The wildebeest, also called the gnu is an antelope. They were first discovered about 1700 by Dutch settlers on their way to the interior of South Africa. Due to their resemblance to wild cattle, (large head, shaggy mane, pointed beard, and sharp, curved horns) these people called them "wild ox" or "wildebeest."

Predators include lions, cheetahs, wild dogs, and hyenas. Although wildebeest can run up to 40 miles per hour, the young and weak are easy prey. As we contemplated the migration movement, our guide easily pointed out a tree in the distance. Looking through binoculars we located a tree-climbing lion, watching and waiting for the right one to appear.

Tree climbing lion watching over the migration
Tree climbing lion watching over the migration


Cheetah on a hunt
Cheetah on a hunt








Next stop:  Ndutu Lodge with a wonderful dining experience.



The gravel road goes on forever - "Serengeti" means endless and it certainly seemed that way!
The gravel road goes on forever - "Serengeti" means endless and it certainly seemed that way!

Serengeti is derived from the Maasai language, "Siringitu " meaning "Endless Plains" and it truly seemed that way as we traveled across the dusty, gravel roads. As our guide, Aron, proceeded to obtain the National Park permits, we climbed Naabi Hill to take in the view. Incredible! The Serengeti is made up of rivers, woodlands, plains and kopjes (small rocky hills).

These endless plains fill the southern half of the Serengeti and one of the reasons why the yearly Migration of Wildebeest, along with their zebra friends to lead the way, takes place. More about the migration in the next posting.

A field of giraffes
A field of giraffes

Along the way we came across fields of giraffes. What an incredible sight, both near and far. I'll let the pictures tell the story...  (click on pictures to enlarge)

Giraffe, the tallest living terrestrial mammal - 16-20 feet tall with average weight of 3,500 lbs for males.





Giraffe closeup
Giraffe right next to the safari vehicle








Next stop was to watch a lion eating lunch - a zebra. Then, another lion lounging on a rock next to a pull off.

Lion eating zebra
Lunch time!


Female lion just lounging next to the roadway
Female lion right next to a pull off







Two lepoards in tree
Momma leopard and cub in tree. Look closely - top right! Lunch!



So much to see and witness along the bumpy, dusty, gravel roadway for miles and miles in order to arrive at our next accommodation. It seems that all safari vehicles need to check into lodging before 6:00 p.m. and we were cutting it close, BECAUSE... there was one more stop. Here is a picture as close as we could possibly get! Yes two leopards - momma and cub. The other cub was in a tree right next to this one. Look at the picture closely and you will see the dangling legs of an impala. Leopards carry their kill into a tree to prevent the ground feeding animals an opportunity to steal lunch.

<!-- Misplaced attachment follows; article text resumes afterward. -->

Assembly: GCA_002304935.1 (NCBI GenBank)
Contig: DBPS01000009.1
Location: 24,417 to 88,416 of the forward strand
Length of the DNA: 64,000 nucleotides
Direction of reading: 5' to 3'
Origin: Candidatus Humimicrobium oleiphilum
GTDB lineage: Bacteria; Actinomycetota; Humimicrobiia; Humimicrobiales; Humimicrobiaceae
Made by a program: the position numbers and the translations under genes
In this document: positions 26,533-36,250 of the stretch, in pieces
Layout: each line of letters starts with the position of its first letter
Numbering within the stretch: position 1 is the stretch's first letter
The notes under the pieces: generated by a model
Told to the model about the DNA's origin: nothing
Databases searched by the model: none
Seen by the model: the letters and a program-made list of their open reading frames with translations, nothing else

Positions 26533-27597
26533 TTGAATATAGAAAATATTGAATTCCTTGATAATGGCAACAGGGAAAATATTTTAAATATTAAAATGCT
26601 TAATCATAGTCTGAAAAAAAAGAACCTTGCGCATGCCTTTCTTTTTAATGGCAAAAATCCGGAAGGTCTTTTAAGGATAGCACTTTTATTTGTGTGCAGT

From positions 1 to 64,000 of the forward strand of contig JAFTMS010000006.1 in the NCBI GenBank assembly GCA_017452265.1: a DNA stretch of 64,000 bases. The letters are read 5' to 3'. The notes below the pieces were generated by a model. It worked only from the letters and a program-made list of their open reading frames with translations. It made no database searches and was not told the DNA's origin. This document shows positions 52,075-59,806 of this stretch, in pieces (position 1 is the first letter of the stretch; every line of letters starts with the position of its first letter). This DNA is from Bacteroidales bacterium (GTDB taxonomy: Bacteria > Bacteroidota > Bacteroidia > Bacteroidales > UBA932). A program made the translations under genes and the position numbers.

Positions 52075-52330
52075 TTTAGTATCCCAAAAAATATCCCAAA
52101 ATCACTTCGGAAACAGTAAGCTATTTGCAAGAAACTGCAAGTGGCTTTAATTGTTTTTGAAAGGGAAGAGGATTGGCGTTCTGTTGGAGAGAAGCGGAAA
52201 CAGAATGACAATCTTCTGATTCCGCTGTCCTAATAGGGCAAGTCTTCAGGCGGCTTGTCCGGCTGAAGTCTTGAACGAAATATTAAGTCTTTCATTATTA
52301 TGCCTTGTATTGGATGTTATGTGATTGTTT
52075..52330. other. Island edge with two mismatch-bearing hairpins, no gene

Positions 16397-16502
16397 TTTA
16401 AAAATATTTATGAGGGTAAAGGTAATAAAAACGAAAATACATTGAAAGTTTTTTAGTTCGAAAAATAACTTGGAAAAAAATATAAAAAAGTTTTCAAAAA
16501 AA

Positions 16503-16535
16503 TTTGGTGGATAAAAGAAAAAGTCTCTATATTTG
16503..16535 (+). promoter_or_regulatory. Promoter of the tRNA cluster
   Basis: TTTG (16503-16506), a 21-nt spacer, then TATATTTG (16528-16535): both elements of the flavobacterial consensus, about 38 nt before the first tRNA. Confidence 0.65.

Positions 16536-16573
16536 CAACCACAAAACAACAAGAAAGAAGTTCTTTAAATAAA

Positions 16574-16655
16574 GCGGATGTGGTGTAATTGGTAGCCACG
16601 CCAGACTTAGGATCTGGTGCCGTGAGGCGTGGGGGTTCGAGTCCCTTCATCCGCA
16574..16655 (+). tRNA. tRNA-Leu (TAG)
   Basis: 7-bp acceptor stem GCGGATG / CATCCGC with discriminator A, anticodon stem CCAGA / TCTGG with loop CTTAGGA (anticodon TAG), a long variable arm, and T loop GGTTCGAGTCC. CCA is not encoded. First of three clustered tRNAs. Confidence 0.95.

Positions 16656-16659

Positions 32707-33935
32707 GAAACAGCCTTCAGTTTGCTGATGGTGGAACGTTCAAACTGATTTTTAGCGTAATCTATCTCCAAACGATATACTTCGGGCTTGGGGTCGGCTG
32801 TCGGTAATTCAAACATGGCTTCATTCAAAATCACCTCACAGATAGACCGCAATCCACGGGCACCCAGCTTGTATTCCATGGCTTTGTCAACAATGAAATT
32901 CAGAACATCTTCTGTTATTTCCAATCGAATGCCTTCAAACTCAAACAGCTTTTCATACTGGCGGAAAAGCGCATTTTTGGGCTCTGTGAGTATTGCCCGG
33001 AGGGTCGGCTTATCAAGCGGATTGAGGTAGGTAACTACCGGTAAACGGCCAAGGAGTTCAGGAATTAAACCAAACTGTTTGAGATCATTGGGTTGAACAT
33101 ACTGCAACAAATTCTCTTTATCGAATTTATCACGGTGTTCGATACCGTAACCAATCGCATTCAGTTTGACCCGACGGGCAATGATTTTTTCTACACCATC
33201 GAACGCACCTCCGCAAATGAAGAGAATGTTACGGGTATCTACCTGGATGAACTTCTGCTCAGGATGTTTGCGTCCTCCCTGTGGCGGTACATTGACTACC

Now it is time to head to our lodging, Serengeti Serena Safari Lodge made up of cute bungalows. We sat on our back porch, absorb the scenery of the Serengeti and watch a little dik-dik playing in the grass.

Our little Serengeti bungalow
Patty sitting on the back porch taking in the Serengeti scenery








Dik-Dik is a small antelope, stands about 12-16 inches at the shoulders. They make a shrill, whistling sound to alert other animals to predators.


We will be staying at this darling little bungalow in the heart of the Serengeti for two nights to give us ample time to explore the region. It sits on the saddle of a tree-clad ridge with commanding panoramic views across the Serengeti. The lodge incorporates traditional African architecture and has won numerous awards from the world travel press. It blends completely into the living landscape with a series of traditional domed ‘rondavels' widely spaced throughout the grounds in the midst of a grove of acacia trees. Because of the potential night time animals wandering around, guides with flashlights escort you to and from the dining area. A reassuring idea we took advantage of, because who wants to meet a lion along the way?

Next days adventure...  Oh, wow surprises ahead!



More animals found inside the Ngorongoro Crater Conservation Area. Click on pictures to enlarge.

Zebra's stripes come in different patterns, unique to each individual. Color blind animals, such as lions, confuse the stripes with tall grass in the Savannah.
A zebra foal is brown and white.








Gazelles are small antelopes, most standing 2–3.5 ft at shoulder. They are able to run at bursts as high as 60 mph or sustained speed of 30 mph.
The Spotted Hyena is a common carnivore in Africa.








The warthog is a wild member of the pig family.
Jackals are predators of small- to medium-sized animals and proficient scavengers. Their long legs and curved canine teeth are adapted for hunting small mammals, birds, and reptiles. Their large feet and fused leg bones are well suited for long-distance running, capable of maintaining speeds of 10 mph for extended periods of time.








The word "hippopotamus" is derived from ancient Greek meaning "river horse." Hippos are recognizable by their barrel-shaped torsos, enormous mouths and teeth, nearly hairless bodies, stubby legs and tremendous size.